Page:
Supreme Court of India today refused to stay an order by Kerala High Court directing Karnataka to open all its roads to Kerala for essential traffic.
Karnataka had, a week ago, closed all the major roads from Kasargode district in Kerala — a major Coronavirus hotspot with around 150 COVID-19 cases.
Karnataka government dumped truckloads of soil on these roads after people in the adjoining areas of Coorg and Mangalore expressed worries about the influx of ‘infected patients’ into their areas.
While Kerala government has not object to the blockage of human traffic on these roads, it has pointed out that dumping soil on the roads has blocked the supply of essential goods, including rice and vegetables, to the state.
Karnataka, however, refused to clear the roads, maintaining that no traffic will be allowed. It asked goods carriers to reroute via alternate routes like Mysore-Wayanad.
Karnataka has also ordered medical colleges in the Mangalore area not to admit patients from Kasargode, pointing to the high levels of COVID-19 infection in the district.
The northern parts of Kasargode district used to be part of the South Canara district with its headquarters at Mangalore, and people in this area regularly travel to Mangalore city for shopping and emergency health requirements as it is only 50 km away.
The blockage has reportedly claimed the lives of 6 patients who could not get medical care in time.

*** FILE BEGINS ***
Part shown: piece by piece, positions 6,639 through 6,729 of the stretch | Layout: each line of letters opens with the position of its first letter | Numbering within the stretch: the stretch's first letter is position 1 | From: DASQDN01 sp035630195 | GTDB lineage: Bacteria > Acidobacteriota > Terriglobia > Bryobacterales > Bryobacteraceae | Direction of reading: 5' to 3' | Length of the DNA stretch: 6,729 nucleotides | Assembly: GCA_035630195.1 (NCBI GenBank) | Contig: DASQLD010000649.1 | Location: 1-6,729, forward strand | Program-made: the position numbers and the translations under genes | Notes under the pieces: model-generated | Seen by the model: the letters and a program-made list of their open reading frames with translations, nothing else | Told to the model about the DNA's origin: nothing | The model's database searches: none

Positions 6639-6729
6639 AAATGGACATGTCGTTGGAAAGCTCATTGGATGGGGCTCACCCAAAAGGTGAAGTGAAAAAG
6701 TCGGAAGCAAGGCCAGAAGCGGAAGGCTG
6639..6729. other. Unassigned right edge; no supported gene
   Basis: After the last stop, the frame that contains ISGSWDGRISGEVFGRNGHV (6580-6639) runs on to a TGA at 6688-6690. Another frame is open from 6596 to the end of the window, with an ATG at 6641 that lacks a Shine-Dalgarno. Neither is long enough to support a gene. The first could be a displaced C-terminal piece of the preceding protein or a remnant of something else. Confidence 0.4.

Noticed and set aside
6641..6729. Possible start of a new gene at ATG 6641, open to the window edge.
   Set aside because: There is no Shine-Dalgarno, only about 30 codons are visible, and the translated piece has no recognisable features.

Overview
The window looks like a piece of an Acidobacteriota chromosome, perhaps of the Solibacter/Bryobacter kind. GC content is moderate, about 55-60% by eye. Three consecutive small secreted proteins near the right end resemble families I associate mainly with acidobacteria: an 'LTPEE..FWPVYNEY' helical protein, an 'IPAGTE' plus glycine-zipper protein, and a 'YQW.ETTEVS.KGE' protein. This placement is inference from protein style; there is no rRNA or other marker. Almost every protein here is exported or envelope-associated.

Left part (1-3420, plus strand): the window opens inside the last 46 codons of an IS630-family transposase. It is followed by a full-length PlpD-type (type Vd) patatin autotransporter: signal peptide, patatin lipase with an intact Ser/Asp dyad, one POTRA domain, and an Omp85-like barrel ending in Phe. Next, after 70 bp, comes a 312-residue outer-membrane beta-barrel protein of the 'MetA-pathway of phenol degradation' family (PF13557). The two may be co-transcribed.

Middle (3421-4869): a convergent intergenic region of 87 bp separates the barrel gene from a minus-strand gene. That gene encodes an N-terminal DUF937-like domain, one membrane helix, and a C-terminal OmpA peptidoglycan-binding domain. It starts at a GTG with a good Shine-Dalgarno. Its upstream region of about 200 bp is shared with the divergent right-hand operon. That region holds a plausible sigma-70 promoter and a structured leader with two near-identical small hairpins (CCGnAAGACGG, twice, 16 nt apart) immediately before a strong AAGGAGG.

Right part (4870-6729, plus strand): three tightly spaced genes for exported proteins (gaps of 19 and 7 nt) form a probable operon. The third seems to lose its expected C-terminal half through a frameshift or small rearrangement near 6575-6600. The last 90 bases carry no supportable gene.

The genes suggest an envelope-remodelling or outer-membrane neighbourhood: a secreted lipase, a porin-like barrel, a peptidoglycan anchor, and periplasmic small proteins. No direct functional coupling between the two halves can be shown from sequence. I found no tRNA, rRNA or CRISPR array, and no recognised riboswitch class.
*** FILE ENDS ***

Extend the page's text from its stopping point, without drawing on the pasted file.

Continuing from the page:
In its arguments, Karnataka argued that allowing patients of any type to come into its hospitals from Kasargode would result in the spread of COVID-19 infection in Mangalore.
Kerala has imposed prohibitory orders in Kasargode district, with policemen beating up anyone moving about on roads except for emergencies.
The Supreme Court today asked the chief secretaries of both states to sit together, along with the union health secretary, to thrash out a way to ensure that the roads can be opened to essential traffic.
On Thursday, Kerala Chief Minister Pinarayi Vijayan seemed willing to compromise on human traffic, and said Kerala is primarily concerned about the movement of essential goods, particularly food items.
Due to high wages, most agricultural land in Kerala remains uncultivated, and both rice and vegetables are imported in large quantity from Karnataka, Andhra Pradesh and Tamil Nadu.